After a career of “trusting the instruments” ex-pilot takes batteries out of his alarm and drops dead
Brig. Gen. Stephen L. Vonderheide was a veteran pilot used to trusting his instruments.
The following article is based on a report filed by Augusto (Kiko) Villalon to the USCG, which asked that the accident be investigated. Kiko Villalon is a veteran of the boating industry and is known to virtually every boat builder in the U.S.
When Vonderheide’s fiancée, Annette Oaks, did not hear from the retired general on Jan. 1, she called the San Joaquin County Sheriff’s Dept. They investigated and found the 61 year-old general dead in his boat. The generator was still running. A single power cord was found running from the boat to a shore power connection, but the breaker was thrown and no electricity was getting to the boat.
CO was the obvious cause of death
Fire department personnel tested the air inside the vessel and found 530 ppm of CO in the salon. There was also a propane gas heater in the main cabin, but it was turned off. Subsequent tests of this unit by the Sheriff found it to be safe, registering only 1 ppm on his CO meter after start up.
Upon inspecting the engine room, which was directly below the salon, Villalon discovered the corroded generator exhaust manifold which had a long crack that was 2 mm wide. (See picture above.) That is where the trouble started, pumping exhaust gas into the engine room. But how did the CO get from the engine room into the main salon above?
A panoply of problems. Note the 12” splice in the exhaust connected to the corroded elbow from the wet exhaust pot. Note the flexible 6”ventilation tubes” which go through the engine room overhead into the salon to vent overboard, well above the waterline.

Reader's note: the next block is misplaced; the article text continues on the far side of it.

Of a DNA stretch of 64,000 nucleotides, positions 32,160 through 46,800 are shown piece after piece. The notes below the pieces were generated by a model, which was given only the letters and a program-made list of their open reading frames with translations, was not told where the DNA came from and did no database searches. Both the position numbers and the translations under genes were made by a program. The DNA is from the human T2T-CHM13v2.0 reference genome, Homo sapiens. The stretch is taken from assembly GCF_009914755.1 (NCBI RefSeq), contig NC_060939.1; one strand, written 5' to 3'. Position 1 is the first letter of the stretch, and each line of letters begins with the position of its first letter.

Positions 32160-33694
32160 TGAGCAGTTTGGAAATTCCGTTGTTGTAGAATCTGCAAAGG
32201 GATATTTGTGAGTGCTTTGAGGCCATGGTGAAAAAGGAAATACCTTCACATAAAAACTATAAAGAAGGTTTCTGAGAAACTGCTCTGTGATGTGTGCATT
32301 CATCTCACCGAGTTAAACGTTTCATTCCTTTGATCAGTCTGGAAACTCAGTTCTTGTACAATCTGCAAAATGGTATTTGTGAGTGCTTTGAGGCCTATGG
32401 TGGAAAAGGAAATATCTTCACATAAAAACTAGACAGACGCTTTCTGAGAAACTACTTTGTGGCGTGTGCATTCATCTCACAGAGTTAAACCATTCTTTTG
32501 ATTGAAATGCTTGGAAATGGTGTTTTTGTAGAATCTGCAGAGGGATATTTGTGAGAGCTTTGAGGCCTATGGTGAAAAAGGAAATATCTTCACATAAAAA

Villalon found a 1/4” gap around the engine room ventilation tube where it pierced the salon sole. Even though these tubes were hidden behind joiner work, eventually the CO found its way into the salon and set off the Kiddie combo smoke/CO detector. The detector was found on the galley counter with one battery removed, the only way to silence its annoying alarm.
The CO detector worked
The detector was tested, later with its original batteries, next to an engine exhaust port and after 45 seconds the alarm went off loudly announcing with a recorded voice that there was carbon monoxide present. It seems fairly obvious that the general thought the unit was mal-functioning, so dismantled it.
Villallon says that 530 ppm is not a particularly high reading, but enough to render a person unconscious, and if alone, “eliminating the possibility of recovery.” He says that in similar cases he has found CO concentrations in the thousands of ppm.
At the Sheriff’s request, a Delta Marine Sales mechanic inspected the generator installation and stated: “We believe that the probable cause for the crack is due to a fairly common failure in this application due to age and metal fatigue.”
Villalon points out that “lack of proper inspection and maintenance of the exhaust system was the cause of the incident.”
The Boat TEST Team adds:
There are many obvious lessons to be learned from this tragedy, including the need for proper regular maintenance as Kiko Villalon points out. Vonderheide had owned “Lucky Lady” for one year, long enough to have replaced the corroded exhaust manifold and to have gotten rid of that dreadful splice on the exhaust shown above. Marine appliances corrode from within as well as on the outside. When in doubt, throw them out.
Did the marina have rules?
Either a breaker on the boat or on the dock cut off electricity to “Lucky Lady”, and Vonderheide probably turned on the generator so he could heat his boat. But generators should never be turned on at the dock, particularly in a marina with people living aboard and in a shed! Hindsight is 20/20 of course, but this is why most marinas have rules against running generators for prolonged periods of time.
Smoke detectors have trained us all
Unfortunately we have all been trained by smoke detectors that beep when their battery is about used up. This has caused us all to get in the habit of simply removing the battery to stop the annoying alarm – and this may be an inherent drawback of a “combo” unit. While we don’t presume to know more about such things than does Kiddie – doesn’t smoke rise and CO fall? Our guess is that Kiddie knows exactly what’s going on. We also bet that the “combo” unit is their best seller.
The unit Vonderheide installed was a household unit, and not marine.
Finally, there is that space between the engine ventilation tubes and the cabin sole. They should have been sealed tight by the builder – and maybe they were 25 years ago when the boat was built. Villalon says the “engine room was fairly well sealed…” and the hatch to the engine room was well sealed, he says.